You surely learnt how to tie your shoes when you were a kid, but pay attention on how to lace up your hiking boots before to go on an adventure. 

The tightness of your boots is fundamental to avoid pains on your feet but the traditional system of lace them up may not be sufficient or adeguate for all of us.

If you often have blisters, you feel uncomfortable pressure points or your laces constantly come undone, different lacing techniques allow you to relieve pressure on some critical points and get more support to you during the activity.

Here 4 ways to lace up your boots:


Probably the most basic and common method, it is perfect for any boots that already fit well, assuming you don’t have any particular foot problems. It is also the most comfortable because the laces simply criss-cross in their way up in the gap between the sides of the shoe, without being pressed against the top of the foot.

How to do:

1. Thread the lace through the bottom eyelets until you have an equal amount of lace on each side.

2. Beginning straight across on the inside and out and working in a diagonal direction, thread the left lace through the right eyelet and the right lace through the left to create a diagonal “X” pattern. 

3. Continue with the same pattern until lacing is completed.


If your heel slips excessively during the hiking, it means that you have too much interior volume at the top of your boot. The Surgeon’s Knot (or Double Overhand Knot) technique allow you to adjust the tightness of the laces and to maintain constant tension at the points where your feet feel too loose. So, your foot may move naturally — without causing any excessive pressure or blister-inducing irritation.

This technique is usually suggested for who have narrow or flat feet. 

How to do:

1. Lace your boots in the traditional way until the blocker hook you find in the metatarsal area on the top of your boots (or the point where your feet feel less pressure) and make sure that the laces over this are pulled snug;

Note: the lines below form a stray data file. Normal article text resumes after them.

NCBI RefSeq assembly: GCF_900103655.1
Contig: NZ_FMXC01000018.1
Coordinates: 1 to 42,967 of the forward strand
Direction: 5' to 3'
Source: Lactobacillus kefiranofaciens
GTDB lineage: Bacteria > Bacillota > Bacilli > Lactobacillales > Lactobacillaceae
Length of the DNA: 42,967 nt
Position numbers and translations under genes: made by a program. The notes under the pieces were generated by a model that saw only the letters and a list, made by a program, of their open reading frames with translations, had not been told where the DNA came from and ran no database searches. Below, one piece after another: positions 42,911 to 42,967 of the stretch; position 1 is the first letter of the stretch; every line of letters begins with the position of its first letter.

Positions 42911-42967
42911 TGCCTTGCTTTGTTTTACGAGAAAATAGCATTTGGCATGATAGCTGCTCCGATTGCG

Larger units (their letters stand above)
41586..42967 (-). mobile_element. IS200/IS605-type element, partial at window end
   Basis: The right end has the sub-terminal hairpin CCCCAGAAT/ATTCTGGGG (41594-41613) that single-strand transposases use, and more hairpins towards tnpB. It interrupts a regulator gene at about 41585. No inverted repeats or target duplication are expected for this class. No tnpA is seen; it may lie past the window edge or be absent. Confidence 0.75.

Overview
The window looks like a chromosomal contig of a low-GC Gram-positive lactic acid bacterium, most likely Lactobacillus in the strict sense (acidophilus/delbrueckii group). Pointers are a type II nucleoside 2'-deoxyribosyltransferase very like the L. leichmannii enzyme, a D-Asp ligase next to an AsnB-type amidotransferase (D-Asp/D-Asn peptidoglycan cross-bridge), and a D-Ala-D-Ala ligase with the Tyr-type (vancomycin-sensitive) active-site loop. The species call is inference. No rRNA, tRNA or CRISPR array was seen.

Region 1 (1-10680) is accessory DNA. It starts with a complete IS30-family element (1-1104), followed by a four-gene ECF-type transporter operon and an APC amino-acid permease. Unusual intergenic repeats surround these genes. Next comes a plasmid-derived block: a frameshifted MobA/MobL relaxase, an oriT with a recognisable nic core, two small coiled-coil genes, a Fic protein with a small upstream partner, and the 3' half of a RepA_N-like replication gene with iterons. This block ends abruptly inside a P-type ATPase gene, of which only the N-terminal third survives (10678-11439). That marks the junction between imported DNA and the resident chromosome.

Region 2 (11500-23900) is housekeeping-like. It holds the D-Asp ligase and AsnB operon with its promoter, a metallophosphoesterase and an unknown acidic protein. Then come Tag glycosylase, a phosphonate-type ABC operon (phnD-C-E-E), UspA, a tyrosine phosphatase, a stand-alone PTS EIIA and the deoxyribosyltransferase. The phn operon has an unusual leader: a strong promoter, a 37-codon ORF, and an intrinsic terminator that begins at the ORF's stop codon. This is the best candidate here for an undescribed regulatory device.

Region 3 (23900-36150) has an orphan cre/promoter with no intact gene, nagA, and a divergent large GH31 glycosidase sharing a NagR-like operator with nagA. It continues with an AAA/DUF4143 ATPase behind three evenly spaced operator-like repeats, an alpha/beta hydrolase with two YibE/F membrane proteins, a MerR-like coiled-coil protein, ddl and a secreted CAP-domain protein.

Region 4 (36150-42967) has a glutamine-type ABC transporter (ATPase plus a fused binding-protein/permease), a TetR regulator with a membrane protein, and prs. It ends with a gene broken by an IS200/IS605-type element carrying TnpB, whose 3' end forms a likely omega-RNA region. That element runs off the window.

2. Make the surgeon’s knot by wrapping the laces around each other twice and pulling them tight;

3. Thread the laces through the next eyelet to lock in tension from the knot;

4. Repeat the surgeon’s knot again after the next eyelet; 

5. Thread again the laces through the next eyelet to lock in tension from the knot;

6. Continue lacing your boots with the normal diagonal lacing pattern. 


If your boots start to create a pressure point on the top of your foot, you can try to alleviate the problem with a Window Lacing (or Box Lacing) which will make your boots a bit looser overall and help in this way to relieve discomfort from foot swelling.

This lacing technique is good for those with high insteps, wide feet and/or high arches.

How to do:

1. Unlace your boots down to the hooks that are just below the point where you feel pressure;

2. Lace your boots vertically, by going straight up to the next eyelet and then crossing the laces over - in this way you skip the lacing pattern in the pressure point;

3. Finish lacing the rest of your boot with the diagonally criss-crossing lacing pattern.


If your toes are in a world of hurt during the activity, you can opt for is the Toe-relief Lacing: it is mainly a stopgap measure you can use also while in the middle of trail. This technique just relieves pressure in the toe box giving your digits more freedom.

By skipping the first eyelets - above the toe box area-, those with wider ankles or who experience blisters from the rubbing of the top of the boot againg their calves can gain more comfort. 

How to do:

1. Completely unlace your boots;

2. Lace it up again, but just skip over the first set of hooks in the toe-box; in this way the pressure off your digits will be reduced. 

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